- Retailers were cited the most in digital accessibility lawsuits (77.55% ), with food service companies in second place at 7.77% (UsableNet)
- According to research conducted by Tenon, on average, you can find 279 A level and 106 AA level accessibility errors on a page (tenon.io)
- 92% of the most popular federal websites fail to meet basic standards for accessibility, says a study from the Information Technology and Innovation Foundation.
Since the majority of websites still don’t comply with web content accessibility guidelines, it comes as no surprise that accessibility lawsuits have risen sharply in recent years. Many of the lawsuits filed against digital properties - websites, apps, etc. - results from businesses failing to meet the most basic accessibility standards.
You can easily avoid lawsuits, and even give your business a competitive advantage, by implementing simple changes like adding alternative text to images and adjusting the color contrast on your website. You don’t need to become 100% compliant overnight, but you do need to show you’re making an effort.
Statistics show that basic accessibility widgets and automated testing are not enough to achieve full compliance
Web Accessibility Statistics: Why it takes more than widgets and fancy tools to be compliant:
- Over 250 companies sued had invested in accessibility widgets or overlays (UsableNet)
- The best-automated testing tools can only catch about 25% of accessibility issues (boia.org)
While basic widgets are the easiest place to get started with accessibility, they do not provide the functionality needed to achieve full compliance.
For that reason, you should consider investing in a dedicated web accessibility platform that allows you to easily monitor accessibility issues and manually address them to achieve compliance with all major accessibility guidelines and legislation such as WCAG 2.1, Section 508 of the Rehabilitation Act of 1973, Title III of ADA, AODA and more.
Statistics show that providing an accessible website can boost revenue
Web Accessibility Statistics: The potential cost of non-compliance:
- People with disabilities spend a half-trillion dollars annually (UsableNet)
- 73% of the people in the U.K. living with disabilities are unable to complete basic transactions on more than a quarter of the websites they visit (Click-Away Pound)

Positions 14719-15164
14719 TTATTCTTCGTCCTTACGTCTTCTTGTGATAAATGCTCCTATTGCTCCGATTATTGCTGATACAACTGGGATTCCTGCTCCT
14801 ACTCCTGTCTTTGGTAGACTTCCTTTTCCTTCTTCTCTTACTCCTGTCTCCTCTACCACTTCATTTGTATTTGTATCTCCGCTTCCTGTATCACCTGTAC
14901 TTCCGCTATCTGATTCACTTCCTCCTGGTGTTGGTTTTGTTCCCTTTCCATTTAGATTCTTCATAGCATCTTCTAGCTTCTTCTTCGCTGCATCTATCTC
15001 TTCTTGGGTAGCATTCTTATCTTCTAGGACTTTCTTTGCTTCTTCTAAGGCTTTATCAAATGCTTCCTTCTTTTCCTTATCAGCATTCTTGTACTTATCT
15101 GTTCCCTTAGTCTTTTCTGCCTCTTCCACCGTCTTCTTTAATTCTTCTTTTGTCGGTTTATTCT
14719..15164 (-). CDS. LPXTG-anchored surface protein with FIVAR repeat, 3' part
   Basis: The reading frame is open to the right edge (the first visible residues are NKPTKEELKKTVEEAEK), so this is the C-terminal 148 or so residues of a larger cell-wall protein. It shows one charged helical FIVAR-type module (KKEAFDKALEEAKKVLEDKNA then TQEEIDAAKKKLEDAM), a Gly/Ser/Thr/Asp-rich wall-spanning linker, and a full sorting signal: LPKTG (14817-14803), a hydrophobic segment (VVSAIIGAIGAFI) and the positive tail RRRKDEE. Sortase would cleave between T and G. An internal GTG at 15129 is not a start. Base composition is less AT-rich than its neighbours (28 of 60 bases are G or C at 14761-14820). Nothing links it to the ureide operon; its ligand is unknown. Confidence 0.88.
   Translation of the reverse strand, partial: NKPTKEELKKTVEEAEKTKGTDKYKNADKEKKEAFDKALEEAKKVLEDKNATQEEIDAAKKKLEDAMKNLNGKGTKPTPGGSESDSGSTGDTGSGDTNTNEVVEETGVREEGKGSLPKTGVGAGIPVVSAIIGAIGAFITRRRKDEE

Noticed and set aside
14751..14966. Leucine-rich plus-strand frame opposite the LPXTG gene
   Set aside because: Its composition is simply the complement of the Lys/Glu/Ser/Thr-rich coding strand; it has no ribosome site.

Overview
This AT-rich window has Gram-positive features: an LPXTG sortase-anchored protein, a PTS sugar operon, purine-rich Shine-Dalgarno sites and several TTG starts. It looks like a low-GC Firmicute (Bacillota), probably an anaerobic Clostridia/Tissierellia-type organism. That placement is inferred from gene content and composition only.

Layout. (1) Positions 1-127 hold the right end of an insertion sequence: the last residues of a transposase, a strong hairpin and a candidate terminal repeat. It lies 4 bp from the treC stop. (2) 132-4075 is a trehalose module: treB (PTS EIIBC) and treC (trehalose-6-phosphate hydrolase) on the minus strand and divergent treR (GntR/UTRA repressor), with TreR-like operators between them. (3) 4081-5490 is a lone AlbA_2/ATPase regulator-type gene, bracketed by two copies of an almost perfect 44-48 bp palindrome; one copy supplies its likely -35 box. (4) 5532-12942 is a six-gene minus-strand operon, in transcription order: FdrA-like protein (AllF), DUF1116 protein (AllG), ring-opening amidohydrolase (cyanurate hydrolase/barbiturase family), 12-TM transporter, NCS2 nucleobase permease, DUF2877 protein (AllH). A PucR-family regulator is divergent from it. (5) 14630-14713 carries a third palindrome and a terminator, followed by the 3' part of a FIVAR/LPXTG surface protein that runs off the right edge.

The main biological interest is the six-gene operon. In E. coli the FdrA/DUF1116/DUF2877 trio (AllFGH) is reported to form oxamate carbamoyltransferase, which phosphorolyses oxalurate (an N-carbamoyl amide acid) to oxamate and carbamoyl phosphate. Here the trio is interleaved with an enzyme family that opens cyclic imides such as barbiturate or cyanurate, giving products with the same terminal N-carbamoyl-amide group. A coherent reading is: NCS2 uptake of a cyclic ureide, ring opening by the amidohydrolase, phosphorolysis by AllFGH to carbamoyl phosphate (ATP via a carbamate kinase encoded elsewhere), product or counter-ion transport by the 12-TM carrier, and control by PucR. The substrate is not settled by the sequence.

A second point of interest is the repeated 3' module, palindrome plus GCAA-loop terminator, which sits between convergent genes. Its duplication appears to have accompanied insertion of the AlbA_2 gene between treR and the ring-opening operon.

- Two-thirds of e-commerce transactions are abandoned by people who are blind because of lack of accessibility (US Department of Commerce)
- 82% say they would often return and spend more with a company that provides an accessible online experience (Click-Away Pound)
- Companies without accessible sites are losing $6.9 billion a year to competitors whose sites are accessible (US Department of Commerce)
Improving web accessibility provides a number of tangible business benefits:
- Creates a competitive advantage
- Opens your business up to a large segment of the population
- Aligns with many SEO stats and best practices which help online rankings
- Increases customer satisfaction
What Do These Accessibility Statistics Mean for Your Website?
But as impressive as the internet and websites are, not everyone has the same experience when using them.
Web accessibility statistics, and notably ADA statistics for those in the United States, are filled with valuable disability facts. They can help you to learn about Americans with disabilities, the most common disabilities that impact website users in the US and beyond, as well as the rate of disability in the global population at large.
Understanding web accessibility statistics is about more than simply learning a bunch of accessibility facts, however. It is about taking the underlying lessons presented by the disability facts and accessibility facts and putting them together in a way that informs the way you design and maintain your website.The accessibility statistics show that millions of people worldwide with disabilities find it difficult and frustrating to access websites. Leaving your website inaccessible means you’ll be missing out on a large portion of your target audience that could turn out to become repeat customers.
Although laws and guidelines exist to make websites more accessible, only a few companies understand that non-compliance to those laws means discrimination against people with disabilities.
Now that you know better, you can make the necessary changes to your digital properties, and in the process avoid lawsuits and create a competitive advantage.
Whenever you are creating new website content, try to keep some relevant ADA statistics, disability facts and accessibility facts in mind, as this will help to ensure that you are catering to adults with disabilities and not leaving anyone behind.
Are Your Digital Properties Accessible?
Whether you want to make your existing website and digital properties accessible or want to create an entirely new accessible website from scratch, book a free demo to see how we can help you.